How Long Can You Stay in Your Home After You Stop Paying the Mortgage?
Even though the economy seems to be getting better, the number of mortgage delinquencies is still rising. Some homeowners are choosing to walk away because their debts are much higher than what their houses are worth, and many others just cannot afford their mortgages any longer. Although I am not thinking of walking away from a mortgage, I wondered how long those who stop paying their mortgages can live in their homes before the lenders kick them out. Here are some real life examples of people who lived in their homes for months or even years after stopping payment.
According to this recent Wall Street Journal report, the Shickleys decided to stop paying their mortgage in August, 2009 and have not even received a default notice as of March 2010. That is a whole eight months of free housing and it is not over yet. This family stopped paying because they have an interest only mortgage and is now using their money to pay off other debts.
This man was featured in the CNN Life After Foreclosure slideshow and he vacated his home after not paying for the mortgage for 18 months. He feels that he "landed on his feet in just about every way." His mortgage was $5,600 a month and he moved his family into a $1,900 a month rental..
This Florida homeowner stopped paying for the mortgage on his 5,800 square foot home more than two years ago. He says that since his loan was sold to a new lender he doesn't have a contract with the new lender and does not have to pay the mortgage. He even started a company to help homeowners fight banks.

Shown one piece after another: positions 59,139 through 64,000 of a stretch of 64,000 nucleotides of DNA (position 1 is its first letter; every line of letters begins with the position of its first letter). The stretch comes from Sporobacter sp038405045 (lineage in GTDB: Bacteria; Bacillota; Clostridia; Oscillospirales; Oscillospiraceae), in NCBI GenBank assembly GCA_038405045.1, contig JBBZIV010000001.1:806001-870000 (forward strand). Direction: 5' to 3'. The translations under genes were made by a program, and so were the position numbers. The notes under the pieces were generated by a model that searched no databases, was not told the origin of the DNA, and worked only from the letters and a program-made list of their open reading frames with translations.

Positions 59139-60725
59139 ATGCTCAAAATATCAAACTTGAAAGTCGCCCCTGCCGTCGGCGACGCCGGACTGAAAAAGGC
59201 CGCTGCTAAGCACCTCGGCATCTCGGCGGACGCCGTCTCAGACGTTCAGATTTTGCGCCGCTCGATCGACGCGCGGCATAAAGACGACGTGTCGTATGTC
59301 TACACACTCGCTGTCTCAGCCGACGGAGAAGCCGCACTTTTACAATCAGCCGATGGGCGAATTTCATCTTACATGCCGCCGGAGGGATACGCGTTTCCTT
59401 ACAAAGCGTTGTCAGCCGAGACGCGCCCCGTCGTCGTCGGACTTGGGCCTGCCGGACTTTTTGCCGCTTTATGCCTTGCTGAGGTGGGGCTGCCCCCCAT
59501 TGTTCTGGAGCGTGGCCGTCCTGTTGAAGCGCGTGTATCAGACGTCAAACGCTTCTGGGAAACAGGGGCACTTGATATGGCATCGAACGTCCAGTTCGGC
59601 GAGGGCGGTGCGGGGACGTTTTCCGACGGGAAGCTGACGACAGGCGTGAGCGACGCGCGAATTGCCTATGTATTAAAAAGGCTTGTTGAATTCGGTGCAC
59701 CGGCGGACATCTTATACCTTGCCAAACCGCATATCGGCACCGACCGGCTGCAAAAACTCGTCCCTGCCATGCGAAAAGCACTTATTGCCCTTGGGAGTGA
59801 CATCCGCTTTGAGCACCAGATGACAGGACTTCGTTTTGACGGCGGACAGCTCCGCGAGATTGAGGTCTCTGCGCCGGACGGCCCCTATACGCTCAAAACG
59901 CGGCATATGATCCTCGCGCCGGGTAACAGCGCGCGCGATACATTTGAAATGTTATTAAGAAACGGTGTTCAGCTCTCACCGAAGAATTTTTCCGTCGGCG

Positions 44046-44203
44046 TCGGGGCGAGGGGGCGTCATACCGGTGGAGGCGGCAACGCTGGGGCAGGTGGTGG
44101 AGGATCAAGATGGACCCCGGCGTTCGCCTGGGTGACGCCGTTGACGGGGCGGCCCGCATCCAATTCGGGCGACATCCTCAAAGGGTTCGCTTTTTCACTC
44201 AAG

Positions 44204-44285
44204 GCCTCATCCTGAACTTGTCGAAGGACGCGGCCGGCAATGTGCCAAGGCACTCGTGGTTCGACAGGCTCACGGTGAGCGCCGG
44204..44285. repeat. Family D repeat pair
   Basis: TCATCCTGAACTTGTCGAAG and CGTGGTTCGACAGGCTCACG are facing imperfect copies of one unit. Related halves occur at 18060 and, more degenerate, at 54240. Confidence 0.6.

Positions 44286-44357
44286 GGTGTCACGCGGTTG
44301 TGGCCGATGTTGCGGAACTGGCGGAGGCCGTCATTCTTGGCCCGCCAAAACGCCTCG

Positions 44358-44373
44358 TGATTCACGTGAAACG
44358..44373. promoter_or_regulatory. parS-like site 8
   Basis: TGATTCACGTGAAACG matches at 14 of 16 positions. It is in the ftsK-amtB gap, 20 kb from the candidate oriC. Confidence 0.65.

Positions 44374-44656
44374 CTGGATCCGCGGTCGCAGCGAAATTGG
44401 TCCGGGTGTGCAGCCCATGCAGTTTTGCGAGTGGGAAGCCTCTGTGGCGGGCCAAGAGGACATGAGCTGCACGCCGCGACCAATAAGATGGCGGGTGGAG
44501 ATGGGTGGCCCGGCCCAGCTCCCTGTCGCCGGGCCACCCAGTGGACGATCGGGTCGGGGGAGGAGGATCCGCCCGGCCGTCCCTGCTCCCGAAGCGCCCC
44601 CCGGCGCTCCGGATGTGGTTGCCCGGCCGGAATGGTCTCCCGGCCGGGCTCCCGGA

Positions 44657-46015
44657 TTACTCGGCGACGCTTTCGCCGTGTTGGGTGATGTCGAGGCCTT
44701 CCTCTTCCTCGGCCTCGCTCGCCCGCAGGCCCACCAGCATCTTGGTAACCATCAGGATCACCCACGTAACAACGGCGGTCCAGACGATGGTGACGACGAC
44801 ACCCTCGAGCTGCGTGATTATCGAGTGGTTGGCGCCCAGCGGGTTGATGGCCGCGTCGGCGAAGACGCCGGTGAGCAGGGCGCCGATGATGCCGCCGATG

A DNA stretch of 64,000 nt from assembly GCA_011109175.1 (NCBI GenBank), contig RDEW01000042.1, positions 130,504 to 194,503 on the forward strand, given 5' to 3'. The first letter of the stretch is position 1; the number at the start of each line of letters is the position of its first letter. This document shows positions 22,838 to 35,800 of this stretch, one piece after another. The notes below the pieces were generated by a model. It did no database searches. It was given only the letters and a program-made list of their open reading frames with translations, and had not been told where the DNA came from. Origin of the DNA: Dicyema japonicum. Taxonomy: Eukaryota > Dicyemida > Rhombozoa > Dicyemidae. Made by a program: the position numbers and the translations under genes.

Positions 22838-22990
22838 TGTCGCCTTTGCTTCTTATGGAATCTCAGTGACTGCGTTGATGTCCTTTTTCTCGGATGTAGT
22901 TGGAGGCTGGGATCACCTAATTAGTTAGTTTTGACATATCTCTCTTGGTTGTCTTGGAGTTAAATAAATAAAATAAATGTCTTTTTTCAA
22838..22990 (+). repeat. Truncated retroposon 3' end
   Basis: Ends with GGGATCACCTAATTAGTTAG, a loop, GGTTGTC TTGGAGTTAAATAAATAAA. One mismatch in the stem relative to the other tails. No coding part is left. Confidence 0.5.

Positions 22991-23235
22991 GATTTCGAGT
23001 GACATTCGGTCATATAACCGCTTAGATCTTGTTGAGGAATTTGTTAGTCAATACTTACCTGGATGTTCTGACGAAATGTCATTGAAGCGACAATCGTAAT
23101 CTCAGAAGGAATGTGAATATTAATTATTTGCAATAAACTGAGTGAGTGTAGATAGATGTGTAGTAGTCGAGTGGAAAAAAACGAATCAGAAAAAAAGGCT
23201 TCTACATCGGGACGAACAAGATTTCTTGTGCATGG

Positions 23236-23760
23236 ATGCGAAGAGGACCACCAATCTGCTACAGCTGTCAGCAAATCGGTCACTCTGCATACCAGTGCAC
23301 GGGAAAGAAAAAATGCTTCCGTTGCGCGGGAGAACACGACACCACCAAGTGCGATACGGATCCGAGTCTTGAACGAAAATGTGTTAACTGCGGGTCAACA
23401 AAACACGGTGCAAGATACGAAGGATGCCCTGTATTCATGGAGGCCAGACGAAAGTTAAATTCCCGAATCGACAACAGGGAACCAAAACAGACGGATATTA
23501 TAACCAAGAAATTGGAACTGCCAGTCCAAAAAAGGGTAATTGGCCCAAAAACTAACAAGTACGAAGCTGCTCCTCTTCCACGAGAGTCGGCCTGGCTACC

This airline mechanic stopped paying in June 2009, and was still living in his residence in February 2010. He said his bank has not filed a notice of sale and expects to live there until May 2010.
These are just a few of the many homeowners who decided to stop their mortgage payments. Although these few cases are by no means conclusive, the general political and corporate policies of the present are stretching out the length of time people get to stay in their houses after stopping payments. Some homeowners are even finding that they were not foreclosed on after they moved out because banks deemed their properties to be too costly to take back.
Recently Paul Michael of Wise Bread wrote about his thoughts on walking away from his mortgage, and if he really does it I would be interested to read about how long it takes the bank to actually get to the stage of eviction. Are you more likely to walk away from your underwater mortgage knowing that you could possibly live in the home for another two years?
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